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brooks7
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brooks7,
User Rank: Light Sabre
5/1/2017 | 5:31:36 PM
Re: A long reply
Steve,

The problem with the telecom world is that the vendors are doing what the telcos say....even if it is bad for them.  Its okay with Huawei, because they are in the business of driving everyone else out of business.  But what I want to know is NOT if they are all in.  I expect that.  What I want to know how they are planning to raise prices with virtualization.  And if not raise prices, how they are expecting to raise profits.  That is the question that they need to be asking in the executive suite.  The telcos are peferctly happy for the vendors to price themselves out of existence...until they do anyway.  I am completely good if they say, we are terminating all of our Hardware Engineers tomorrow.  That is one way to raise profitability, but I hope you see where I am heading.

seven

 
Steve Saunders
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Steve Saunders,
User Rank: Blogger
5/1/2017 | 2:09:42 PM
Re: A long reply
Thanks Seven - 

Re: the vital groups. Yes, i agree. nothing happens without the vendors. We did actually roster ubiquitous support from all the NFVi incumbents for NIA last year, which surprised me (perhaps i shouldn't admit i was surprised?!?!)

Huawei, ADVA, Cisco, ZTE, Ericsson, Nokia - all in for the plan. Service providers have been harder to corale, but they are coming in now. 

My concept of a telecom app sote shouldn't be taken too literally, you know. It's more of a metaphor for interoperabile and viable commerical virtualized services! 

As always, thanks for the smart feedback... 

Steve 

 

 

 

 
brooks7
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brooks7,
User Rank: Light Sabre
5/1/2017 | 10:40:27 AM
A long reply
Apologies in advance, but your article posted so clearly why this is not working and I thought it deserved a thoughful and complete reply.

First: your commentary on why service providers are interested in Virtualization:
 - They want to reduce costs
 - They want to participate in new services

Those objectives are orthangonal to each other.  You can do one or the other or both and they don't provide momentum to the other.  I think this is the single biggest problem.  The whole standardization/specification cycle is about cost reduction by the introduction of multiple vendors who will price their products to drive themselves out of business to win at a large Service Provider.  The new services occur in an environment that moves so fast that the standardization will not work for them.  It takes too long to create this environment and this environment gets bypassed by fast movers.  Today's world is a perfect example of this.  IT service providers build products in Data Centers and using off-the-shelf choices.  By doing so, they have made Service Providers a Business Commodity.  The number of SPs that bring bandwidth to DCs is staggering.  By doing this, the IT SPs have made the network inside the DC very cheap and very fast and the connectivity choices many.  This move is being done and accelerated without participation by the SPs.  In fact, the participation that they did have has been largely sold off.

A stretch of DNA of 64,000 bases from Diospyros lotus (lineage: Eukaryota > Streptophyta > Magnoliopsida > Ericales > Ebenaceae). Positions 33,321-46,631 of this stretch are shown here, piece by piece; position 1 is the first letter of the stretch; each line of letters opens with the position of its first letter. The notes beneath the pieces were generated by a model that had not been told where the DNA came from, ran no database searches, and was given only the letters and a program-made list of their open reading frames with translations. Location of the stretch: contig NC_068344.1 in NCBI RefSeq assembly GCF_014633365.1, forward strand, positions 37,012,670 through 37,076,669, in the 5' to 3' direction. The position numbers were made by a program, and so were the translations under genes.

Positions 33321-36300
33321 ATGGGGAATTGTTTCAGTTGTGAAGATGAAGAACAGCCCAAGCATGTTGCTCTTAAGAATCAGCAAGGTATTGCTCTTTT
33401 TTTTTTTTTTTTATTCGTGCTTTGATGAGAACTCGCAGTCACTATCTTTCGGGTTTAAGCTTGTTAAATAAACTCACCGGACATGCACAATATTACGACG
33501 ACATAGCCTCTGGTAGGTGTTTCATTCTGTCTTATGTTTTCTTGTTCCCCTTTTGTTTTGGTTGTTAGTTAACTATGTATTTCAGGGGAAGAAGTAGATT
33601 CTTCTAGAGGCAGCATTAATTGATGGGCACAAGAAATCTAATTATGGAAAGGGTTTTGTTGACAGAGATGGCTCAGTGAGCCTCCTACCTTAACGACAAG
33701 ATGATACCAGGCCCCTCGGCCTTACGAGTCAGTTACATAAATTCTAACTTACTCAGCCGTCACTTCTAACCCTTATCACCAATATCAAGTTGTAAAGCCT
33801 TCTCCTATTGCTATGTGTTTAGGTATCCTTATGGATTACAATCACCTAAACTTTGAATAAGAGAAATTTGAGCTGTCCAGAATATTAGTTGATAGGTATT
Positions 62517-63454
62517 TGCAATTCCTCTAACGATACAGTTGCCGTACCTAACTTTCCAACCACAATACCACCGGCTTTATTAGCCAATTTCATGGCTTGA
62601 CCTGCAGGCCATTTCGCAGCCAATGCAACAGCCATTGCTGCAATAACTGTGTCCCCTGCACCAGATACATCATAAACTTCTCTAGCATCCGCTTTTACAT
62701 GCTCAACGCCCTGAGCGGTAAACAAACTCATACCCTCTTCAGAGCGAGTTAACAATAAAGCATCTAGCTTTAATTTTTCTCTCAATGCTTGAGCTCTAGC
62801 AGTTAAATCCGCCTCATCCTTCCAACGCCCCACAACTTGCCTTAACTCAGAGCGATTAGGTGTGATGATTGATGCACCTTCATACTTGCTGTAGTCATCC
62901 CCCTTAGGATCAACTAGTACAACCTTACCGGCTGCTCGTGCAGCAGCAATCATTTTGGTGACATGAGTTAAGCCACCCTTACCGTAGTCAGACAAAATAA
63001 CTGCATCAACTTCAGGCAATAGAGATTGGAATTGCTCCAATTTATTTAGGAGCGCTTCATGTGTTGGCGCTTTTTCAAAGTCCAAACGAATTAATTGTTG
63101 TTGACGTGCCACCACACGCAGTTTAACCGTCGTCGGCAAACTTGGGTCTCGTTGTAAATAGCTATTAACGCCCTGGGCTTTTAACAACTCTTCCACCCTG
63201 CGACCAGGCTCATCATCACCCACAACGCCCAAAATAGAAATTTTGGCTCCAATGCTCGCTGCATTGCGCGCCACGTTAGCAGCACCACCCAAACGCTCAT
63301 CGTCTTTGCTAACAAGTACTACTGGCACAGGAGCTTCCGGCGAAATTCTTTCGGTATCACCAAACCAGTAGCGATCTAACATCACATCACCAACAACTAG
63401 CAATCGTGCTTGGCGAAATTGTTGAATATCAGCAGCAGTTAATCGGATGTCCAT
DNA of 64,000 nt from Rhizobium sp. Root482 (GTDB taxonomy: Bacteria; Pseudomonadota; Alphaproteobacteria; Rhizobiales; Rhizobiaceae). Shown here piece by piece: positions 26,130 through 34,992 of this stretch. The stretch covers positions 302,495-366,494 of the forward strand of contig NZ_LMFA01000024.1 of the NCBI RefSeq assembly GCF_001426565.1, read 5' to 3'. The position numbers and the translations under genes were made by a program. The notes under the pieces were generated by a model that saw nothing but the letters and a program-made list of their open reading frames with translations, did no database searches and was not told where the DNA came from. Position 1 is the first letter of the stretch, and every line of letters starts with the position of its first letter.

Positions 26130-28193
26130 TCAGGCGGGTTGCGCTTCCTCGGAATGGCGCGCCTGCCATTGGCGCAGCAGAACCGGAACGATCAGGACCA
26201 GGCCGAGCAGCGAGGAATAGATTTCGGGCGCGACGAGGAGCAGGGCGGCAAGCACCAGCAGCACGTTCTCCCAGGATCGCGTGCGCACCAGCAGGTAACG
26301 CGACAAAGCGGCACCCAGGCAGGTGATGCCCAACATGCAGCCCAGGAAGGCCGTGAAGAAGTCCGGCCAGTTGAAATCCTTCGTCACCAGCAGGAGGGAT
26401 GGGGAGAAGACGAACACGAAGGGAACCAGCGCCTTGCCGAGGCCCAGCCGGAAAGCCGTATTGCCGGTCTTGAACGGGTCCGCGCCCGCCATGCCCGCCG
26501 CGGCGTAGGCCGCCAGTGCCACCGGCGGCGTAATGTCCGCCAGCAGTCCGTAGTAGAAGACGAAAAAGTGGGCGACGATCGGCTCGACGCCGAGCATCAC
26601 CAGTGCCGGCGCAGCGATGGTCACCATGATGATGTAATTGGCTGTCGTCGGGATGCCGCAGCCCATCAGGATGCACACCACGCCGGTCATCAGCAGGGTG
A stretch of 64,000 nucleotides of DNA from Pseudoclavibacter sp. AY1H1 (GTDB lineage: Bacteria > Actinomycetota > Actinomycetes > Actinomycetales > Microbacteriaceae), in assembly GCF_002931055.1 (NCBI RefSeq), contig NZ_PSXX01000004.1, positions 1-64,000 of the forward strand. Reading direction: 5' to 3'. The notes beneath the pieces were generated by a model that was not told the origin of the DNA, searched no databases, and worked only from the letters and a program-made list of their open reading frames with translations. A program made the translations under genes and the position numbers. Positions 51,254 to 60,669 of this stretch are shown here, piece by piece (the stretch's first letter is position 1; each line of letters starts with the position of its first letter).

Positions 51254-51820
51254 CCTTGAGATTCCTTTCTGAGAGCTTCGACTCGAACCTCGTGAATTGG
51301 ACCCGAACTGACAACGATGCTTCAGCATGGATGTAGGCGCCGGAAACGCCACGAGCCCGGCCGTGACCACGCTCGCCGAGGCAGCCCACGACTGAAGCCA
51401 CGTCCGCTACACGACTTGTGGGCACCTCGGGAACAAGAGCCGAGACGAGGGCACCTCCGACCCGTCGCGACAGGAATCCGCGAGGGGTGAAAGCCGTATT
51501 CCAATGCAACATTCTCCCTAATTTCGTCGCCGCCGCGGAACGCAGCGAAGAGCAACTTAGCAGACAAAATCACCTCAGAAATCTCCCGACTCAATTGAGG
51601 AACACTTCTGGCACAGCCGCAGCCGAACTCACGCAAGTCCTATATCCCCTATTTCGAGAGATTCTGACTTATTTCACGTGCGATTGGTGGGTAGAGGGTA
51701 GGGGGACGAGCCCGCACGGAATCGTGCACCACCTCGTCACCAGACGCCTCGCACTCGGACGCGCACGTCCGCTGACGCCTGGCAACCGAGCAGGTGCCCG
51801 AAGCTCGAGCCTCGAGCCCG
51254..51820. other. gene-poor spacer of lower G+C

Second:  Your notion of a common API and essentially the demphasis on Open Source

Open Source is completely misunderstood.  When you are building a new IT service (like when I ran a SaaS operation) we looked at what OS we would use as part of the product.  The goal was to eliminate a number of software developers to get the product to market.  Why write when you can download?  Service Providers have been Systems Integrators.  OS does not work that way.  You need to provide the linkage between the pieces of OS UNLESS one project was designed to work with another exclusively.  There is no incentive for anyone to make an Open Source product that they pay people to write and then deliver to a telco for free - UNLESS there is consulting available.  I think you should instead look at loosely coupled packages that are connected through standard IP technology for what you are trying to do here.  This idea that a set of JSON objects or XML files are going to be completely plug standard and move instantaneously to meet the new services demands is just not viable.  The question you should ask yourselves is:  How many brand new services can be introduced per day by a SP?

Third:  A new app store

There are 2 falacies here.  First, that there is something special about a SP that lends itself to hosting an App Store.  Application authors want as wide a distribution as possible.  This means working to the lowest common denominator of connectivity.  Specialness is directly opposed to that.  If the SP is not special, than Google Play Store and iTunes will always defeat a SP.  The SP will be the Windows store equivalent (for mobile devices anyway) a complete afterthought.  Second, that any consumer of the app store will choose it first.  Why?  What will be compelling to make users move away from their existing choice of 3 app stores to choose one of the 100 new ones that will be created.

Fourth:  The wrong place to look

Sorry but you are looking in the wrong place and talking to the wrong people.  If virtualization is going to succeed than it needs to work for 2 groups:  Customers and Vendors.  What problems are you solving for the Customer that are not being solved today?  How are vendors going to make more profit by working with Service Providers virtualizing?  I think those are the key groups.  Talking to Service Providers about these is an utter waste of time.  What they have said (and I am about to paraphraze your article) is they want to make all the money off of Angry Birds while spending nothing and taking no risk.  Well, good luck with that. 

seven
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